investment of nature

stone.1

2 thoughts on “investment of nature

  1. Morag:
    One of our projects was not just talking to each other but also skill swapping and exchanging our practices and Lisa has this practice that involves lithography, using these amazing stones from this single place in Bavaria and drawing on these smooth limestone stones with greasy crayons and ink. I was nervous as I hadn’t drawn for ages, the stone looked so pure and clean and once you draw on it you can’t get it off. I decided to do the bee hole as my lithography print and as this was the first stone, I decided to draw it in close up as it was such a tiny thing and I thought it be easier to get all that detail close up.

    I gained more understanding of why you might draw something not photograph it. At first I felt really out of my depth and I couldn’t do it and felt quite frustrated. Then, after a while I felt a bit like the bee perhaps, when it gets into its groove in making the hole and it all becomes easier. It really chimed with something in Raymond Williams. He was talking about John Clare – a poet just before the Romantic poets, who was also an agricultural labourer – whose writing was full of really close observation of things that he knew about. This chimed with me because drawing really makes you look and you get a different relationship with the thing you are drawing so it becomes almost part of you and your relationship with it.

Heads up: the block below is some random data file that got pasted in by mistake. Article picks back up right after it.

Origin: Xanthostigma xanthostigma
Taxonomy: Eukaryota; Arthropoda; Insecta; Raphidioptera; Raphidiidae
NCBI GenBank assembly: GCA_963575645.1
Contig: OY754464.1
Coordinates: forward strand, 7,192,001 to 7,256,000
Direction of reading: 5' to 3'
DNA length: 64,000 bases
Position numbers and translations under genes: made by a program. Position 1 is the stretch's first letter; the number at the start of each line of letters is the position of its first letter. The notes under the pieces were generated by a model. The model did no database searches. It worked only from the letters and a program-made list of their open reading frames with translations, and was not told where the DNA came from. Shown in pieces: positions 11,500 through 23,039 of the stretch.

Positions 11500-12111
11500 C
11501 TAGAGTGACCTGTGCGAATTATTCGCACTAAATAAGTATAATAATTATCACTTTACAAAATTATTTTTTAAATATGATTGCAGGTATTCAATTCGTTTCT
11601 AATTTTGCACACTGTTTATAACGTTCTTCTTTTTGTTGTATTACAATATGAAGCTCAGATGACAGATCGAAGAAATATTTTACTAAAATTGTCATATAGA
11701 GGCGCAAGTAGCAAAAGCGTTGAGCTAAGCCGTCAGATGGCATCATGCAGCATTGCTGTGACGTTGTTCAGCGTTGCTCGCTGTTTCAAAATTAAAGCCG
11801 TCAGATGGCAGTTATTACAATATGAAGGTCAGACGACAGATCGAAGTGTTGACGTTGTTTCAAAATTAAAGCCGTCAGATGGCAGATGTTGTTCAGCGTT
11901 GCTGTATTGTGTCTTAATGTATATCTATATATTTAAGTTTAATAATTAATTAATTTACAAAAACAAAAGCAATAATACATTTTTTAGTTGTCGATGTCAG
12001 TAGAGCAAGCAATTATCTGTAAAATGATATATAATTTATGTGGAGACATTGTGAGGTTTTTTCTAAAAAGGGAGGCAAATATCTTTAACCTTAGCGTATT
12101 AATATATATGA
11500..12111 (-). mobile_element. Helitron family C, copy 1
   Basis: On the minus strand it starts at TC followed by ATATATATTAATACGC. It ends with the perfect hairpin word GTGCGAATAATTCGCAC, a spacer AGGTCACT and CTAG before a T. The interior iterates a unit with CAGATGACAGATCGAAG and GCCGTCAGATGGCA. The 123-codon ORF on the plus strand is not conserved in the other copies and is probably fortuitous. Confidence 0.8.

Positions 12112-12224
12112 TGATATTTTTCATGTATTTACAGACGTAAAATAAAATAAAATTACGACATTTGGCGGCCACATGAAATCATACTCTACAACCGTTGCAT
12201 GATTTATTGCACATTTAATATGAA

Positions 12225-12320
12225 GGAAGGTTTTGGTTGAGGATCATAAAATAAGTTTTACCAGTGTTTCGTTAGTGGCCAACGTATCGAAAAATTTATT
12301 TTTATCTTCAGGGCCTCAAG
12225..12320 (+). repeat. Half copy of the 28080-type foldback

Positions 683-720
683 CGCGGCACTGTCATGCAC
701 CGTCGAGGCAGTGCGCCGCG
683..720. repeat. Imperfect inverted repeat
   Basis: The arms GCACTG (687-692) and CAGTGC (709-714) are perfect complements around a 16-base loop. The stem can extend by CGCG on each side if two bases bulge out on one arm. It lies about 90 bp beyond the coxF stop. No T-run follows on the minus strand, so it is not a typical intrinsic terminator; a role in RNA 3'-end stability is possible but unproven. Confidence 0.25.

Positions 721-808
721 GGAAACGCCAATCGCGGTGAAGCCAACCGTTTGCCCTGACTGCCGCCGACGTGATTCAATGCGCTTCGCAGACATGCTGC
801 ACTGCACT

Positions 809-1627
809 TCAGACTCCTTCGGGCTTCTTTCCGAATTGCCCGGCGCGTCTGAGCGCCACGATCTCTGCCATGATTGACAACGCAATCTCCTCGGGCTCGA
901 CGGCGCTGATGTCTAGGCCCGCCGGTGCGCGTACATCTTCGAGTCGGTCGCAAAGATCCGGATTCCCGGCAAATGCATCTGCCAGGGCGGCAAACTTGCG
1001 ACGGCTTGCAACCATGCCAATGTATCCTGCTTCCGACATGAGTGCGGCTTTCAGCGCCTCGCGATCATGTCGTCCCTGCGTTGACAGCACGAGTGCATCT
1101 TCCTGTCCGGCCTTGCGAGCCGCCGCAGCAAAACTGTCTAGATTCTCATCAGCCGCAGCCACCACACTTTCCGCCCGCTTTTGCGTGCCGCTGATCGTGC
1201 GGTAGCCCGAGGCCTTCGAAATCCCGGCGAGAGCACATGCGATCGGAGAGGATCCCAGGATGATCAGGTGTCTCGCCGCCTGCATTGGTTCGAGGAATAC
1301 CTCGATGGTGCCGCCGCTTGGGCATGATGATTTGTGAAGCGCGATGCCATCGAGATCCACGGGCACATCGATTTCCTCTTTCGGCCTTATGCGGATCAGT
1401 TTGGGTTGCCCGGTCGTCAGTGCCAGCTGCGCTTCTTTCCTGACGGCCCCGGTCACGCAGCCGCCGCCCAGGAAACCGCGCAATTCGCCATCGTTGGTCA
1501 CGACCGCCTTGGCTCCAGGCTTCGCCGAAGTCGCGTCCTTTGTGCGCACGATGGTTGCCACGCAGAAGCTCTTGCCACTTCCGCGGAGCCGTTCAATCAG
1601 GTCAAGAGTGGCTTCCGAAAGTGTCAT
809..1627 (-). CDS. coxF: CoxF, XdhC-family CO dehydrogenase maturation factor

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  2. Lisa:
    Yes I think it’s very similar to my practice where I base my images on photographs and they are usually very small and very intricate. I often talk about that: actually experiencing the photograph through the drawing; the information that you acquire through that experience is something that you can’t acquire through looking at it and it’s something that people don’t really understand. I feel like I’m almost recruiting people to become part of that idea that you labour though something in order to understand it.

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